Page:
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  • Writer's pictureManushya Foundation

The Migrant Community, including workers and LGBTIQ+ persons, still at the margins of Thai society!

🧳 On International Migrants Day, 18 December, we take a look at #WhatsHappeningInThailand for the migrant community. Despite making up 10% of the country’s labour force, they find themselves vulnerable to human rights violations & are also one of the groups most affected by the COVID-19 pandemic. Learn more 👇

🚨 Migrant workers face numerous barriers in registering themselves and accessing legal status in Thailand. Many prefer using irregular channels to enter Thailand, making them risk arrest and deportation. Others have to go through often abusive middlemen to help with the legal processes, making them vulnerable to debt bondage, a form of modern slavery.

📍 There is no Thai legislation protecting migrants’ rights and migrant workers can not freely choose their employment. Migrant children’s right to education is not upheld as more than half are not in school due to their families’ financial situation.

⚠️ Migrant workers are particularly at risk of human trafficking. Widespread corruption and official complicity hinder the fight against human trafficking in Thailand, and human trafficking victims often face many barriers in accessing any form of justice or help.

🏳️‍🌈 Due to the intersection of their sexual identity and migrant status, LGBTIQ+ migrants face even more harassment and discrimination in detention centers and often find themselves in severe social isolation.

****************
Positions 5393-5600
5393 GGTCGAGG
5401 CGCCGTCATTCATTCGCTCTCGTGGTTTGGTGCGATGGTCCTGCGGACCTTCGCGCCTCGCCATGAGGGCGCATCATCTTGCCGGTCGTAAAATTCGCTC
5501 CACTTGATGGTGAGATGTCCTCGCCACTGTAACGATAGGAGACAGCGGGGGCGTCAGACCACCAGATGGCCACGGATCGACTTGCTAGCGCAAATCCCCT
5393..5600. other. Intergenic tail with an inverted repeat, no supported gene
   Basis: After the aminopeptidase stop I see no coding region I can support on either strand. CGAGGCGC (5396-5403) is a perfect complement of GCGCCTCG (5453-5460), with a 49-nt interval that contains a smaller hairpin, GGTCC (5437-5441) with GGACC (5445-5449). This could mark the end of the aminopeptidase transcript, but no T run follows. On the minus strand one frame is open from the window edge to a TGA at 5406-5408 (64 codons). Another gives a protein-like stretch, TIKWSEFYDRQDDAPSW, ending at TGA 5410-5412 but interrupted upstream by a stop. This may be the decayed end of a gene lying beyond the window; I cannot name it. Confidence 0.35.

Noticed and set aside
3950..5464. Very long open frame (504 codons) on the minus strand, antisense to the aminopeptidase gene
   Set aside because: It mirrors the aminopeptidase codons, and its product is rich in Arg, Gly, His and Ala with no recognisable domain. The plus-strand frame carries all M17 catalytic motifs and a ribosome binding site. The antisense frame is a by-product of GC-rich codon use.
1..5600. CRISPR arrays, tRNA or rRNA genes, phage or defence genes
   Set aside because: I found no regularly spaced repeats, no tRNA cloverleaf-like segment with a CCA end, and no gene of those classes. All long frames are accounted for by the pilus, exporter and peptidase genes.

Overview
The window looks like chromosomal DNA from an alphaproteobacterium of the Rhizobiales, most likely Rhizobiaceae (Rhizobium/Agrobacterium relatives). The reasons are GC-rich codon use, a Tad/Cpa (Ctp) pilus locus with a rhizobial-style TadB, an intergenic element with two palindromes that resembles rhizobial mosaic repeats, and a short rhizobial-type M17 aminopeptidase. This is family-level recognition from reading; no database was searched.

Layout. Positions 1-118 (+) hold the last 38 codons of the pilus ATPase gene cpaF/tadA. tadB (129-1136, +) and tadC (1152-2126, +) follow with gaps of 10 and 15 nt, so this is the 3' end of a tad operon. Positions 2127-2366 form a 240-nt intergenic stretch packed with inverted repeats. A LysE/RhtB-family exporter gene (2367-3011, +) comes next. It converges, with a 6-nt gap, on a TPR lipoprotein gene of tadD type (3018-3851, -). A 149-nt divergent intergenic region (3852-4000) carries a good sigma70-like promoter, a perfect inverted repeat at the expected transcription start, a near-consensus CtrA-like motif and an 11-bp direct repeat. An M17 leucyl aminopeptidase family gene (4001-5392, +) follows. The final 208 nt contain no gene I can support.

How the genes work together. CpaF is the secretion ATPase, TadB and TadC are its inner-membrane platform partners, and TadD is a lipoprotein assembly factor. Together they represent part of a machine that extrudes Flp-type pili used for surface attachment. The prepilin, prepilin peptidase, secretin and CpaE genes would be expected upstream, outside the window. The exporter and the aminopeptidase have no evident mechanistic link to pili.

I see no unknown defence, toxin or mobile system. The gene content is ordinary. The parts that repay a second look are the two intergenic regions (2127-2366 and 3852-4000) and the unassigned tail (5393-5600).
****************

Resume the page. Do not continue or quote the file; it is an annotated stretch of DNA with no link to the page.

😷 Finally, the COVID-19 pandemic has been devastating for migrant workers in Thailand, as they were some of the first to lose their jobs during the lockdown, were mostly unable to get any form of financial help from the government, nor access COVID-19 vaccines and proper health services. The Thai government has also been stigmatizing them in the eye of the public by labeling them as “COVID-19 carriers”.

📣 Parts of these issues were put forward and addressed during the CERD (UN Committee on the Elimination of all Forms of Racial Discrimination) Review which examined Thailand’s human rights record regarding racial discrimination and during Thailand’s third UPR (Universal Periodic Review) in November 2021.

✊ Thailand was finally held accountable and now has to keep its promises to:

  • Take all measures necessary to combat the intersecting and multiple forms of discrimination, including this form of discrimination against LGBTI migrants

  • Protect rights of migrant workers, including education of migrant children, healthcare or access to social services

  • Eliminate prejudices and negative stereotypes, including against migrants, refugees and asylum seekers

#WeAreManushyan - Equal Human Beings

Share this with your network to ensure the world knows about #WhatsHappeningInThailand!

👉🏼 Access the Joint CERD Shadow Report in Thailand here.

👉🏼 Access the UPR Advocacy Factsheet on Migrant Workers in Thailand here.

🎨 Design: @estelle.dao


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